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Centrosome amplification plays a key role in the origin of chromosomal instability through the establishment of multipolar mitoses and unequal chromosome segregation. However, the molecular mechanisms responsible of the development of centrosome amplification are not well understood. In this study, we used breast cancer cell lines with different phenotypes to investigate the relationship between genotoxic stress, activation of the G1/S checkpoint and centrosome amplification. Centrosome amplification was not seen in the MCF-7 cell line with wild-type p53 following genotoxic stress. These cells showed activation of the G1/S checkpoint indicated by upregulation of p21/waf1, retinoblastoma hyperphosphorylation and downregulation of cyclin A. In contrast, MCF-7 cells with abrogated p53 function and the MDA-MB 231 cell line amplified their centrosome upon introduction of DNA damage. In these cells centrosome amplification was linked to inactivation of the G1/S checkpoint. Furthermore, addition of roscovitine, a potent cdk inhibitor, to genotoxic agents inhibited centrosome amplification by rescuing the G1/S checkpoint in the MDA-MB 231 cell line. Interestingly, to test if centrosome amplification was strictly dependent on the loss of p53 function, we utilized an MCF-7 cell line expressing a constitutively active raf-1 protein but still retained a wild-type p53 phenotype. Following genotoxic stress these cells developed a partially amplified centrosome phenotype indicating that loss of p53 plays a major role in the development of centrosome amplification. Taken together our results demonstrate that anticancer drugs targeting the DNA replication process induce centrosome amplification only in subtypes of breast cancer cells lacking the G1/S checkpoint. In addition, these studies provide a therapeutic rationale to inhibit centrosome amplification and chromosomal instability by using cdk inhibitors in association with conventional chemotherapeutic agents.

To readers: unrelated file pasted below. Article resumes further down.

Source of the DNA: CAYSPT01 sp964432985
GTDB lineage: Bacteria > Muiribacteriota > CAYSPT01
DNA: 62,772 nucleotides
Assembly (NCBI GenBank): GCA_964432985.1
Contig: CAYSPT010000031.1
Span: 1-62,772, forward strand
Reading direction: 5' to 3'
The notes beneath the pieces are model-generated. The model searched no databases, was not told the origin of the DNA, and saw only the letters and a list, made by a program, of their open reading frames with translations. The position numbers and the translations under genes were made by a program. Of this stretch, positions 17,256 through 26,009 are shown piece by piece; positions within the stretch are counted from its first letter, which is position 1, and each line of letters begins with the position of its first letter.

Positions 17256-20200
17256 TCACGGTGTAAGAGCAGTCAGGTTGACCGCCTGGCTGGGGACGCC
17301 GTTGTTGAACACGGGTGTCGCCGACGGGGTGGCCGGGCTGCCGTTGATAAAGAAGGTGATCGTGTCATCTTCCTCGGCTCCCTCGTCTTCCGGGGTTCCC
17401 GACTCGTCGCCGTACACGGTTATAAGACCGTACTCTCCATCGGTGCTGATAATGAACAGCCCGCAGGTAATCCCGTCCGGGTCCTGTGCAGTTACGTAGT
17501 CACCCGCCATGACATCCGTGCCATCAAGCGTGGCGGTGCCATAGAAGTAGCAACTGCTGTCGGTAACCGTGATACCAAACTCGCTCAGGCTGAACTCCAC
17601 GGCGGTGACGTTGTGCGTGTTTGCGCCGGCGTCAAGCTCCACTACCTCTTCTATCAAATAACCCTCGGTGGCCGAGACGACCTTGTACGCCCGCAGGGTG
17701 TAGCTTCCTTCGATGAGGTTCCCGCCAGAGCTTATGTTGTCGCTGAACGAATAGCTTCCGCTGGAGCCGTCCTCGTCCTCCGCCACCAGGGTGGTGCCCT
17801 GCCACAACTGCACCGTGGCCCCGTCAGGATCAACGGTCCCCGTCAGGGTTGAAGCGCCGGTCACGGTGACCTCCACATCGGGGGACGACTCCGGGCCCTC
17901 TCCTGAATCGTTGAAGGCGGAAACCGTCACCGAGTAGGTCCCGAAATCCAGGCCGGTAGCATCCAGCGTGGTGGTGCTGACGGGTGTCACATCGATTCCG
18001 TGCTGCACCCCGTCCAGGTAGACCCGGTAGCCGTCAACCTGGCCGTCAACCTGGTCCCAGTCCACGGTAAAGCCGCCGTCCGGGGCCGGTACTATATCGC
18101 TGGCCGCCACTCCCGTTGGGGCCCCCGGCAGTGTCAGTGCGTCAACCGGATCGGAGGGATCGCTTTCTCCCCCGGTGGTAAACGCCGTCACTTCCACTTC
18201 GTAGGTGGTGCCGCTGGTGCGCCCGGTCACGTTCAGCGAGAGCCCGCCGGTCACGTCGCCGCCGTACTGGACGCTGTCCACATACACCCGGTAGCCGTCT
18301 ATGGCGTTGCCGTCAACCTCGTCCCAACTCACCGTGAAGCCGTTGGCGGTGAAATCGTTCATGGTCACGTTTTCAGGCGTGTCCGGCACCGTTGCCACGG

[Proc Amer Assoc Cancer Res, Volume 46, 2005]